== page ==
Radicals, said David Graeber, while holding a plastic Roman legion helmet (he just returned from an action protesting student debt), radicals have had a long unspoken pact with liberals: we incite, provoke, ask controversial questions, and liberals, now regarded as holding a more reasonable alternative to us, gain political power and enforce change. This, he went on to explain, is how political progress occurs: the Haymarket Affair was what pushed legislators to enact 8-hour workdays, it was factory occupations in the early 20th century which led to the rise of unions, and it is radical direct action which will turn the wheel of change now, in 2012.… [Read more]

A Rant Against Hoodies – Part II

Now that my rant against hoodies is out of the way, it is time to explain my theoretical basis for the rant. As mentioned in my previous post, I am not against hoodies. What I am against is a display of hoodies in lieu of taking any concrete steps to eradicate stereotyping and racism.

Why is it important that we stop such meaningless displays?… [Read more]

Speak No Evil

Israel prides itself on being the “only Democracy in the Middle East,” a claim that would be completely laughable if it weren’t such a disgrace.    It is definitely a claim which directly contradicts a series of actions perpetrated by the government.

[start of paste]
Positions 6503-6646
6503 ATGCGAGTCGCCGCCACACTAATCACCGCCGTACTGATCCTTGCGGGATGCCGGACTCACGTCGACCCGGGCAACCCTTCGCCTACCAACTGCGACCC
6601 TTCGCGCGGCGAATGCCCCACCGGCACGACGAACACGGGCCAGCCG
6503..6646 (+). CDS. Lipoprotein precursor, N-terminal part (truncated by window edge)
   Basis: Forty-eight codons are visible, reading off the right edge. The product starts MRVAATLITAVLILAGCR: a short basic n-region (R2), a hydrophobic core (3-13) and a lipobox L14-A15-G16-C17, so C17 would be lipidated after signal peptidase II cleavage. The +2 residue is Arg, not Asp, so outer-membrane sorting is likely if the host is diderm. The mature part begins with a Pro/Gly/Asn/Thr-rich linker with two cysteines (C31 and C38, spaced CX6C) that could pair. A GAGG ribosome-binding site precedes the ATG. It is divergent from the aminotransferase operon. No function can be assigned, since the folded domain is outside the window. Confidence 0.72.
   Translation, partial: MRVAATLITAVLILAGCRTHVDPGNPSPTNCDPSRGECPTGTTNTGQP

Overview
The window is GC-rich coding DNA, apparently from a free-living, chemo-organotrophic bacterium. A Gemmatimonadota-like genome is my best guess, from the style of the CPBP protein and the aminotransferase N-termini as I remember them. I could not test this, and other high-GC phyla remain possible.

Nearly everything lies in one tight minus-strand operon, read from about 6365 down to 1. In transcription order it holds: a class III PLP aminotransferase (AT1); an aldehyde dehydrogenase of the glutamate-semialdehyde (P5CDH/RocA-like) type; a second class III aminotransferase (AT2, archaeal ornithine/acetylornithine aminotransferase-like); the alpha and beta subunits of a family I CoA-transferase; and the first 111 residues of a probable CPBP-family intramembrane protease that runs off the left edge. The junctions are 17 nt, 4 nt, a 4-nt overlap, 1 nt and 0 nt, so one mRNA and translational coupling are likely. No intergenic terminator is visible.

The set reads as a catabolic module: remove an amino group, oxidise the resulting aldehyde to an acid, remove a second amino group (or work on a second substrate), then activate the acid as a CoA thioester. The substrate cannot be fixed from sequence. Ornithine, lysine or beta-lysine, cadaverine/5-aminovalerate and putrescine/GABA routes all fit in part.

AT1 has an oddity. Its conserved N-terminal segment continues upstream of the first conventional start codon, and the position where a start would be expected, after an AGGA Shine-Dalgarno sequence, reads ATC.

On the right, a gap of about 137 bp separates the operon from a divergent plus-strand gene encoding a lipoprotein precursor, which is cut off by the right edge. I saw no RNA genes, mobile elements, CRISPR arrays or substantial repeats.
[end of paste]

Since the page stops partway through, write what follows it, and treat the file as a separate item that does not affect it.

Nobel Prize-winning German author Gunter Grass, Israel’s latest recipient of “democratic treatment” was recently barred from Israel as a result of a poem he wrote criticizing Israel’s nuclear weapons program as well as Germany’s sale of submarines to Israel. … [Read more]

What the US Could Learn from Putin’s Thousand-Armed Political Aggregate

Quickly overshadowed by the meteoric rise and fall of the Invisible Children and its masturbatory answers to white guilt, the Russian presidential election was covered sparsely by Western media and quickly swept under the blogosphere’s shag rug. Myopic, as this election will majorly affect global politics for the next six years, but we had seen this coming: everyone knew who the winner would be and the US-EU conglomerate’s response, a lukewarm ‘we’d appreciate an “independent and credible” investigation, but we’ll work with you anyway if that’s too much trouble’ [1] came as no surprise.… [Read more]

The Right To Vote

Once again, what’s old is new again. Haven’t we as a nation been down this road before?  Why aren’t we tired of repeating the same old stuff; at this point in our nation’s history, shouldn’t we be moving forward and not looking backward to the days of dusty confederates and dirty tricks all the way up to the voting booth?… [Read more]